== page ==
The parent, child or adult? Where are you coming from?
In the iconic film ‘Arthur’ starring Dudley Moore, there was a fantastic line where the butler played by the inimitable Sir John Gielgud says to his charge “Oh for heavens sake Arthur, grow up.” Dudley Moore who was around 5ft 2in (1.9m) and plays a spoilt, reckless, playboy drunkenly replies, “that’s alright for you to say, you haven’t got 10 pairs of short trousers hanging in your wardrobe!”
Arthur is a man who has never grown up. His childlike lack of responsibility, whilst endearing, doesn’t bode well for his taking over the family business and its fortunes.
Have you ever had a situation where you think you’re having an honest adult conversation with someone – your spouse, partner, friend or colleague – to have them suddenly turn it around on you and play the victim, the martyr or the child?
Or perhaps they become critical and judgemental, playing the dictator, the bully or the disapproving parent? Do you stay grounded and grown up in the face of this or do you get confused and shrink inwardly into child or morph into some critical, judgemental imitation of a grumpy parent?
We can probably all recall situations where we have reacted unreasonably or in a way that we don’t quite understand and can’t shake ourselves out of. Why is that?
In the therapeutic approach of Transactional Analysis, we are encouraged to view the psyche as having 3 main programs, a child part, a parent part and an adult part.
As a guideline, the child part may be identified more easily by ‘feelings’. As an example, strong feelings of being picked on or bullied, feeling little and unable to speak out or stand up for yourself may manifest as fear in the body maybe making it difficult to breathe. The feelings can be paralysing to the extent that we are unable to respond in a confident adult manner.
Again only as a guideline the parent part could be identified by the word ‘should’ you should do this or that. Parents and teachers spend a lifetime telling children how to behave, so the inner parent part can sometimes translate internally as quite stern, critical or judgemental.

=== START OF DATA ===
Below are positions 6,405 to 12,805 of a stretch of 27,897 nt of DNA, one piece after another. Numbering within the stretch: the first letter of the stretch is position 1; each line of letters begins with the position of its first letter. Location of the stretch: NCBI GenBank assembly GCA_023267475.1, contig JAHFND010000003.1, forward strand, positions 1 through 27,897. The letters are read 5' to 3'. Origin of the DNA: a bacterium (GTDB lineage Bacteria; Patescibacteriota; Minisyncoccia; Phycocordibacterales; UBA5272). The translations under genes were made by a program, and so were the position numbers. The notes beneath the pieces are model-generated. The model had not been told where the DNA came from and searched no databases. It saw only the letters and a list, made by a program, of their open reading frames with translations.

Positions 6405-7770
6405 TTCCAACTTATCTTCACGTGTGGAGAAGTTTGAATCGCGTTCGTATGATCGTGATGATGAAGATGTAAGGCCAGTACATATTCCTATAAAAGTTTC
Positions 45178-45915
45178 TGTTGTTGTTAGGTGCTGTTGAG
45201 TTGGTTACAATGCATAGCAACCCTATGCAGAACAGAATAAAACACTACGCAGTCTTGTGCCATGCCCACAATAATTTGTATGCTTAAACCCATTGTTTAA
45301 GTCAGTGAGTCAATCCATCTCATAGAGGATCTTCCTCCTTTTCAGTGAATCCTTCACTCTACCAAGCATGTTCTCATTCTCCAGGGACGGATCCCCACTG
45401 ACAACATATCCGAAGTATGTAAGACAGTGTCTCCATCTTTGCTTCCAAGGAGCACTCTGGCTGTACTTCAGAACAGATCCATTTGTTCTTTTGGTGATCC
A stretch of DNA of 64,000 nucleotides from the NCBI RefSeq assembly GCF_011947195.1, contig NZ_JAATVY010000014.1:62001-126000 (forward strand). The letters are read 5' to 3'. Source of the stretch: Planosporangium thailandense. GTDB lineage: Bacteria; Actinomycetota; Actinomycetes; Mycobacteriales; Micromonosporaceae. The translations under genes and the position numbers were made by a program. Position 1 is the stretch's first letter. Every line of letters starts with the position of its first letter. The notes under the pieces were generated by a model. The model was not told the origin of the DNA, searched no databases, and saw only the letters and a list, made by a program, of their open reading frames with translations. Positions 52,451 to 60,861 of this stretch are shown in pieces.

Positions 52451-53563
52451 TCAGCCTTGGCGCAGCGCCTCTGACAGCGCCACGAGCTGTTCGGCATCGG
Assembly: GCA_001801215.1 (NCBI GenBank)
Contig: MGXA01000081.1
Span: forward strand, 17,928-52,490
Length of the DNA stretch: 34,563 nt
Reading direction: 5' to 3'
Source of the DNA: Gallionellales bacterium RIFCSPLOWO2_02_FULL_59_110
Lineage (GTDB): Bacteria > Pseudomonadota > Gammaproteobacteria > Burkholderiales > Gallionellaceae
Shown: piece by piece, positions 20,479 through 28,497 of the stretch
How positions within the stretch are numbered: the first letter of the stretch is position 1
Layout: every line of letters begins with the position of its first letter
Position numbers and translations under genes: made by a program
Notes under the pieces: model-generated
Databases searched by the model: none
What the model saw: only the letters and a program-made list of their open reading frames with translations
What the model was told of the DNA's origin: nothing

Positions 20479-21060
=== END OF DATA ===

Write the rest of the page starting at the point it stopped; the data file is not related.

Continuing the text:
The parent part maybe a very demanding part constantly wanting more or better from us. So as a marker when you identify the word ‘should’ in your inner chatter, you may have slipped out of an ‘adult’ who actually has a choice.
In exploring this model you be forgiven for thinking ‘I don’t know if I know who my adult part is!’ The adult part is who you really want to be and who you are when you feel more comfortable with yourself and a little more self-accepting. It’s the you who is comfortable with your truth even if that truth differs from other people’s versions!
So how can we grow up? One way is to learn some assertive skills, read a book, take a course, google it and practise the techniques.
A short cut to assertiveness is to communicate honestly within ourselves first, in order to discover our truth.
Find a quiet moment and ask yourself ‘what do I really want, need or believe in order to totally honour and respect myself first in this situation?” Listen carefully for your answer then when you’ve worked out what you need to do, pick a time to communicate that as openly and honestly to the other people involved. Preface it with the opening lines… “can I be honest with you?” Let’s face it, it’s unlikely anyone will say, Oh no would you lie please!
Other people are not responsible for how you feel and you are not responsible for other people’s feelings – although naturally it is kind to employ tact, diplomacy and consideration for others.
One of my mentors Liz, always says ‘when we do what is right for ourselves, it is usually what is right for the other person in the situation’. Remembering this tip may help us to remain adult when others around us are behaving irrationally.
Anyhow one things for sure, as you get to know your assertive adult self there sure will be plenty of opportunities for you to practise staying in that state.
Enjoy and remember we love to hear your feedback.
PS. If you enjoyed that, you might like this: Why do I revert to child-like behaviour?